Meteor Alert: Perseid Shower Now Active (Update)

The 2004 Perseid meteor shower (© Fred Bruenjes)
The 2004 Perseid meteor shower (© Fred Bruenjes)

Update (1:30am PST): Spotted three very bright and several dim meteors in a 10 minute observation period (not bad for LA skies!). The bright meteors left strong, and long-lasting ionization trails that were visible for a couple of seconds. It can only get more active, so I’ll be back outside soon…

OK, so for my second attempt at seeing the Perseid meteor shower, I’m donning the shorts and T-shirt (not your usual astronomy garb, but this is California!) and getting out into the back yard. I’ll be looking North-East, through a clearing in the palm trees and keeping an eye open for the Perseus constellation. As you can probably tell, I’m no practical astronomer, but my wonderful colleague Tammy Plotner’s enthusiastic writing is infectious and I want to catch some shooting stars with my own eyes!

Wish me luck…
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Observing Red Dwarf Stars May Reveal Habitable “Super-Earths” Sooner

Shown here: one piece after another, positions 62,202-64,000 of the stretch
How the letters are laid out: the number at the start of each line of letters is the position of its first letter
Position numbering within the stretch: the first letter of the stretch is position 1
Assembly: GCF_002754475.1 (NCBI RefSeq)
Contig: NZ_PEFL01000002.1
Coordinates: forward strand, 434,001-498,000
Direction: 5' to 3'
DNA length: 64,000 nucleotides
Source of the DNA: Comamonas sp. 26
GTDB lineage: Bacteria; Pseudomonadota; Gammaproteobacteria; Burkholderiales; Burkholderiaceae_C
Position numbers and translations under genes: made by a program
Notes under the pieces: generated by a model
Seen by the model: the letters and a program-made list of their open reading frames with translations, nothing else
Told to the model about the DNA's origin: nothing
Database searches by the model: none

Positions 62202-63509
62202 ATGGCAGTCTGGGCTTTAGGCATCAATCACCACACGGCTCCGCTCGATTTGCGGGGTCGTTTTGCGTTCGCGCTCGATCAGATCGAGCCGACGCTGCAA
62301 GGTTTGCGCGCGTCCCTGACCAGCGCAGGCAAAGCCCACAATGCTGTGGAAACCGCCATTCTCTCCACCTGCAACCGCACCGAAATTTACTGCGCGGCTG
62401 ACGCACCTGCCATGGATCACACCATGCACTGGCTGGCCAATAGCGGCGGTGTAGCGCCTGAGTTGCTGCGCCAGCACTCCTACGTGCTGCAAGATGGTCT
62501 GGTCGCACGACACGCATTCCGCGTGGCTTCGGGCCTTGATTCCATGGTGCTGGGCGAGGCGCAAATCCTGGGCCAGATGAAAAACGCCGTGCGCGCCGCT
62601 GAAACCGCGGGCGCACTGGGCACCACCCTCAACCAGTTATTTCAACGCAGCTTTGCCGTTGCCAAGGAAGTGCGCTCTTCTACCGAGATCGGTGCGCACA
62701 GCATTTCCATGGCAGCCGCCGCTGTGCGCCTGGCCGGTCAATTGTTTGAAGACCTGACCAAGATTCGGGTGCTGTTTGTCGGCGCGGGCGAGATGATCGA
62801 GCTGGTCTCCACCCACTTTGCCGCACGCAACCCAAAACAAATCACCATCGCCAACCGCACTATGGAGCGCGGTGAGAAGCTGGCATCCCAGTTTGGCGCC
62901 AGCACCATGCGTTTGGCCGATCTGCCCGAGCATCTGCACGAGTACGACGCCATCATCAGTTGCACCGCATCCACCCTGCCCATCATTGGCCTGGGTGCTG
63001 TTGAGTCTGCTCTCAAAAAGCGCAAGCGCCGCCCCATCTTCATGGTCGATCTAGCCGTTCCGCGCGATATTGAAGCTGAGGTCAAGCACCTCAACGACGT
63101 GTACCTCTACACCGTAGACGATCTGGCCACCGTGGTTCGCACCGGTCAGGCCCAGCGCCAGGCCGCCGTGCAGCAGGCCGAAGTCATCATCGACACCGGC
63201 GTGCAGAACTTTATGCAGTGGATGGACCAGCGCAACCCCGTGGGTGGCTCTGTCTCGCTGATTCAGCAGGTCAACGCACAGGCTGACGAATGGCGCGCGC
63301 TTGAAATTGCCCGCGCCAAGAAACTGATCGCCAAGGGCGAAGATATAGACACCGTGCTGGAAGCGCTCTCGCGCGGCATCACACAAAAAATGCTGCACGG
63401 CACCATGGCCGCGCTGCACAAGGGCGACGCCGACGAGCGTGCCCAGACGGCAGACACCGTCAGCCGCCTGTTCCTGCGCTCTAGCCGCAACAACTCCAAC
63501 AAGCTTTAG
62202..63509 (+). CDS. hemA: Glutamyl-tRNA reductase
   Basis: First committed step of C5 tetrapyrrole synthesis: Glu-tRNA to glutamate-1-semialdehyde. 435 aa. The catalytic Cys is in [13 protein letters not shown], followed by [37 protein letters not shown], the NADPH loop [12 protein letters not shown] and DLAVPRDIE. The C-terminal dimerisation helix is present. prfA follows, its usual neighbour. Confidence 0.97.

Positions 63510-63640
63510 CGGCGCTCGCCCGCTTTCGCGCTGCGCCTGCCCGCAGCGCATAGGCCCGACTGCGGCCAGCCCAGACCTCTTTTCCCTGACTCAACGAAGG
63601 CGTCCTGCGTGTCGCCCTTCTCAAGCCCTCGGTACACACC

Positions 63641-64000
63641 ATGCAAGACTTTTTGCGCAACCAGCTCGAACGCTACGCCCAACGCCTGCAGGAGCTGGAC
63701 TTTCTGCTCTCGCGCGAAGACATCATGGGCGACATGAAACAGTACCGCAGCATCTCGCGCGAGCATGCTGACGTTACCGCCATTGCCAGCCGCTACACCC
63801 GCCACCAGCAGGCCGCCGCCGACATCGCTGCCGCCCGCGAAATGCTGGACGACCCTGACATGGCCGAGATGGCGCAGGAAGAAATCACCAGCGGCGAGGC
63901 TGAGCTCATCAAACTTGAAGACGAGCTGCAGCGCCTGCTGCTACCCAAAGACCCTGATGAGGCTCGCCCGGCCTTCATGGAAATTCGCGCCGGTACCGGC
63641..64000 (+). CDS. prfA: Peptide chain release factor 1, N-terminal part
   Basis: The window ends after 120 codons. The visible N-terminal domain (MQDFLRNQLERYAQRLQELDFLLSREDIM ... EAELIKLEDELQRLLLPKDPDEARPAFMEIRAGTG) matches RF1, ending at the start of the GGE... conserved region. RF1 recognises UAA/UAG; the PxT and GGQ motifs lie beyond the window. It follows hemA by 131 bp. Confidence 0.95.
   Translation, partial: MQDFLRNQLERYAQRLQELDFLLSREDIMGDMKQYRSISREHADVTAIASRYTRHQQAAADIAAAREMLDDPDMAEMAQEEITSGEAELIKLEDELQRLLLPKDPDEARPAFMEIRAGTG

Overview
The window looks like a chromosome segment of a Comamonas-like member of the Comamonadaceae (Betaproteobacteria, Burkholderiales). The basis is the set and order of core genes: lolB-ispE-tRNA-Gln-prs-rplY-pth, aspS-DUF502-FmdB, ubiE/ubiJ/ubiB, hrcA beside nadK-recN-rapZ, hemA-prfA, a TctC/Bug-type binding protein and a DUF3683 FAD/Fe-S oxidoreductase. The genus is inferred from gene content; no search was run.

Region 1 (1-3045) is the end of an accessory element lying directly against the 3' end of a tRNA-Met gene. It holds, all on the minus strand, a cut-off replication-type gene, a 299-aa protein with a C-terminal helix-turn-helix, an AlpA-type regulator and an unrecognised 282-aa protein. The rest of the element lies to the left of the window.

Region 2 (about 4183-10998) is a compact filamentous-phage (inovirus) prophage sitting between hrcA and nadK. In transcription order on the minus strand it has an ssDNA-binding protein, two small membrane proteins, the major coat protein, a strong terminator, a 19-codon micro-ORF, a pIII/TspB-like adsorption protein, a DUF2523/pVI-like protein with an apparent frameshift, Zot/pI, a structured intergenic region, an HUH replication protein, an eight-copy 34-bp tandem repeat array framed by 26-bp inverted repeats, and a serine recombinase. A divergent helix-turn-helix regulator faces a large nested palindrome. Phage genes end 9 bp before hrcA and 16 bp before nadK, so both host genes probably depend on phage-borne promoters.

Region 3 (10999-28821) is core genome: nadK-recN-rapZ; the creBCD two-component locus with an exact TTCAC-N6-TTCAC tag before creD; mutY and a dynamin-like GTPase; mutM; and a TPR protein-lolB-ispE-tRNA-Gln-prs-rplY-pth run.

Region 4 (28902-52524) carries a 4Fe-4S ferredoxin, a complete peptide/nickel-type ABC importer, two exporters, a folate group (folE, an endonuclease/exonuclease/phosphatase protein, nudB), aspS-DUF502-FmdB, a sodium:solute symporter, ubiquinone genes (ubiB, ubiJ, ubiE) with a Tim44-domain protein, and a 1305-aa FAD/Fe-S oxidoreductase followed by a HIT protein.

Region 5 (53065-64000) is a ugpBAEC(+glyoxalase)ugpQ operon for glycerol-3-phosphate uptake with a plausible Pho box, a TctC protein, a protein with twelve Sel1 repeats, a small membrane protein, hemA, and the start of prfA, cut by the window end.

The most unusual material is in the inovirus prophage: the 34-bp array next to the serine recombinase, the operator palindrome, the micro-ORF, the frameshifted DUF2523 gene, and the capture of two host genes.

A planet orbiting a red dwarf (NASA)

OK, so if you’re an exoplanet hunter, which stars would you focus your attention on? Would you look at bright blue young stars? Or would you look at dim, long-lived red stars? If you think about it, trying to see a small exoplanet eclipse (or transit) a very bright star would be very hard, the luminosity would overwhelm any attempt at seeing a tiny planet pass in front of the star. On the other hand, observing a planet transiting a dimmer stellar object, like a red dwarf star, any transit of even the smallest planet will create a substantial decrease in luminosity. What’s more, ground-based observatories can do the work rather than depending on expensive space-based telescopes…
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